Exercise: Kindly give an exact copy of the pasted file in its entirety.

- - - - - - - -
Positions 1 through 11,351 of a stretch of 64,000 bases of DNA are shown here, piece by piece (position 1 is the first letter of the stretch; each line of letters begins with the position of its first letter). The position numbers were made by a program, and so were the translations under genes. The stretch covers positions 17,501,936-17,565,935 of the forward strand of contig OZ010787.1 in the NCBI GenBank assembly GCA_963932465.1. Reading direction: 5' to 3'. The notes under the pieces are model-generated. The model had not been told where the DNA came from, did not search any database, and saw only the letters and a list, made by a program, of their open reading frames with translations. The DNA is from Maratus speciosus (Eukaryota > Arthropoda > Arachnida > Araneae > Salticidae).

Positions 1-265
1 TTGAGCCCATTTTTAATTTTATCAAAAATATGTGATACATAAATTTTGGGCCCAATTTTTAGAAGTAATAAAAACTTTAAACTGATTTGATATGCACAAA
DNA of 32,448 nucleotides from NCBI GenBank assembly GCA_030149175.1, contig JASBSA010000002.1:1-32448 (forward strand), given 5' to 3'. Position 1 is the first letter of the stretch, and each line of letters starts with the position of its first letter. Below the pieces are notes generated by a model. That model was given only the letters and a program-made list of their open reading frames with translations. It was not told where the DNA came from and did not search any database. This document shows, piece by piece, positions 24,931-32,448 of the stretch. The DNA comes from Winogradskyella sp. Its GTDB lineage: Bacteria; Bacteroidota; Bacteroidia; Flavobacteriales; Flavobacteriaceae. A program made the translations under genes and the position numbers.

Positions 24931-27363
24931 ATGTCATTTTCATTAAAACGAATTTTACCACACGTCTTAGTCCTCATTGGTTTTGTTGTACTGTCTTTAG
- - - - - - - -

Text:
Positions 1 through 11,351 of a stretch of 64,000 bases of DNA are shown here, piece by piece (position 1 is the first letter of the stretch; each line of letters begins with the position of its first letter). The position numbers were made by a program, and so were the translations under genes. The stretch covers positions 17,501,936-17,565,935 of the forward strand of contig OZ010787.1 in the NCBI GenBank assembly GCA_963932465.1. Reading direction: 5' to 3'. The notes under the pieces are model-generated. The model had not been told where the DNA came from, did not search any database, and saw only the letters and a list, made by a program, of their open reading frames with translations. The DNA is from Maratus speciosus (Eukaryota > Arthropoda > Arachnida > Araneae > Salticidae).

Positions 1-265
1 TTGAGCCCATTTTTAATTTTATCAAAAATATGTGATACATAAATTTTGGGCCCAATTTTTAGAAGTAATAAAAACTTTAAACTGATTTGATATGCACAAA
DNA of 32,448 nucleotides from NCBI GenBank assembly GCA_030149175.1, contig JASBSA010000002.1:1-32448 (forward strand), given 5' to 3'. Position 1 is the first letter of the stretch, and each line of letters starts with the position of its first letter. Below the pieces are notes generated by a model. That model was given only the letters and a program-made list of their open reading frames with translations. It was not told where the DNA came from and did not search any database. This document shows, piece by piece, positions 24,931-32,448 of the stretch. The DNA comes from Winogradskyella sp. Its GTDB lineage: Bacteria; Bacteroidota; Bacteroidia; Flavobacteriales; Flavobacteriaceae. A program made the translations under genes and the position numbers.

Positions 24931-27363
24931 ATGTCATTTTCATTAAAACGAATTTTACCACACGTCTTAGTCCTCATTGGTTTTGTTGTACTGTCTTTAG